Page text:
Belfast Telegraph

Thursday 24 July 2014

Sir Alex Ferguson helps Manchester United in efforts to keep Wayne Rooney

MANCHESTER, ENGLAND - SEPTEMBER 14:  Former Manchester United manager Sir Alex Ferguson takes his seat during the Barclays Premier League match between Manchester United and Crystal Palace at Old Trafford on September 14, 2013 in Manchester, England.  (Photo by Michael Regan/Getty Images)
MANCHESTER, ENGLAND - SEPTEMBER 14: Former Manchester United manager Sir Alex Ferguson takes his seat during the Barclays Premier League match between Manchester United and Crystal Palace at Old Trafford on September 14, 2013 in Manchester, England. (Photo by Michael Regan/Getty Images)

Sir Alex Ferguson joined Manchester United's efforts to woo Wayne Rooney last night, saying four months after his comments drove a wedge between striker and club that the 27-year-old was "back to what we always remember him as".

 

Rooney passed up the chance to say that he felt emotionally restored to the club this week, with his anger over his former manager's public declaration that he had demanded a transfer fundamental to his desire to leave for Chelsea.

New manager David Moyes – who may be without Danny Welbeck for Sunday's Manchester derby – will hope that the 71-year-old repaired a little of the damage when he delivered glowing praise for the striker's part in defeating Bayer Leverkusen in the Champions League.

The performance had been "terrific", said Ferguson, who seemed to be fiddling with his mobile phone in the directors' box as Rooney left the field to an ovation against the Germans.

"I thought there was a lot of key elements. Wayne's performance was fantastic. I was pleased to see that. He's got his energy back. His determination to attack players. It was all very encouraging for me. Being a director I am delighted to see that. He's back to what we always remember him as."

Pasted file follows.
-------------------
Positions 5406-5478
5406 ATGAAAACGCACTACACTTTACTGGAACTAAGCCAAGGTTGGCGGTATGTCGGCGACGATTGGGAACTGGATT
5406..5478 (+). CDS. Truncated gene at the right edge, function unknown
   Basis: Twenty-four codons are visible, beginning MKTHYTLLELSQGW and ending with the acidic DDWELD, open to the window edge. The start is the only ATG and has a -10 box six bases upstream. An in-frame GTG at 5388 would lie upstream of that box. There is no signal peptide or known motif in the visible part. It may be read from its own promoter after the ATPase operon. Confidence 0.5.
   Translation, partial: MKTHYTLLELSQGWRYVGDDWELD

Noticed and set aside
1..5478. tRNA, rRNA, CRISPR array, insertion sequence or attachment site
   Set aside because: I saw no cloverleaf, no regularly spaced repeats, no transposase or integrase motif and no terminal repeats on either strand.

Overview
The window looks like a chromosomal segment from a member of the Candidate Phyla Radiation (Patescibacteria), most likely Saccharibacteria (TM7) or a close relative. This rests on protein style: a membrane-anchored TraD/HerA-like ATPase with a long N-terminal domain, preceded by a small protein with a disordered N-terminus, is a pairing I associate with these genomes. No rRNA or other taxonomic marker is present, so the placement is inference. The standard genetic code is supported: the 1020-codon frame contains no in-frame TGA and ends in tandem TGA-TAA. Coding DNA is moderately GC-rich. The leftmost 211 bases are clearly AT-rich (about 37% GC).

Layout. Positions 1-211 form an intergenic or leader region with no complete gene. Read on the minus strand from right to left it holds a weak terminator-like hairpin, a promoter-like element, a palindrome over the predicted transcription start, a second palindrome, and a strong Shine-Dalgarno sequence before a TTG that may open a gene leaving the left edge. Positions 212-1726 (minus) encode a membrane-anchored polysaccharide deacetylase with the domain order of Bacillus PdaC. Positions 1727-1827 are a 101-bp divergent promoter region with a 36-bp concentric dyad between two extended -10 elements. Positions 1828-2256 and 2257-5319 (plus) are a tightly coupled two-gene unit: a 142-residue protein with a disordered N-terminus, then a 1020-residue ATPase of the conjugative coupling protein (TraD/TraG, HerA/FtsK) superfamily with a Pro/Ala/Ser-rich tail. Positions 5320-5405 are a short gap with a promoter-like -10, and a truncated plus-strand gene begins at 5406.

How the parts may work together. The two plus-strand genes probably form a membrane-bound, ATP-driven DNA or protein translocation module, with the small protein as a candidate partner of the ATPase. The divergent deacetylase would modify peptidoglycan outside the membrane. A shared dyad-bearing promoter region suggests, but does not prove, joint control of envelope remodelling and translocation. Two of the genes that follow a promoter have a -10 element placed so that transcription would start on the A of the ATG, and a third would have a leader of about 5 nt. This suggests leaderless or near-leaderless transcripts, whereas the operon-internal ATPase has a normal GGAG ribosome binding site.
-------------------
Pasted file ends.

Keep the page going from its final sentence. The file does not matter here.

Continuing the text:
The retired manager is clearly irritated by material relating to him in former referee Mark Halsey's autobiography, Added Time and suggested to the club's in-house media that some of it was "a little bit Walter Mitty" – the implication being that Halsey was imagining some of the stories he told. The former referee's suggestion that he was on texting terms with Ferguson is the most highly controversial.

"I can't believe some of the stuff [in the book]," Ferguson said. "The Alex Ferguson element in his book – [Halsey] feels it's important. But all the managers in the North West and some players supported him and his wife when he had cancer.

"It was a terrible period for the lad and the football fraternity got behind him. We gave him jersey after jersey for all the dinners he was having. Of course a Manchester United strip figures greatly in these auctions. A signed strip. And other players donated other items as well.

"But the laughable thing in all this is that I influenced the refereeing fraternity. If you think about it, this is [me] – the guy with the worst record in the history of English football. I was fined round about £100,000 by [the Football Association]. Suspended so many times. Some influence, I must say! I didn't read a lot of the summary in the press – to me it's a little bit Walter Mitty some of that stuff."

Halsey claimed he had asked Ferguson to intervene at one of his Friday press conferences to vouch for Mark Clattenburg at the time, last October, when he was wrongly accused of racism by John Obi Mikel – a claim that was unfounded.

"I don't remember that but I didn't need [Halsey] to do that," Ferguson said. "I was going to be asked that anyway in the press conference. We'd played [Chelsea] that week so the next press conference was always going to be full of that. My take – quite rightly; I know it's 100 per cent correct – [is that] there is no way I can think a referee would ever abuse a player racially."

Ferguson said he misses "the banter in the dressing room, the humour on the training pitch, relationships built over a long period." He doesn't miss "press conferences on a Friday."

Welbeck did not train again today because of a swollen knee which repeatedly troubles him.

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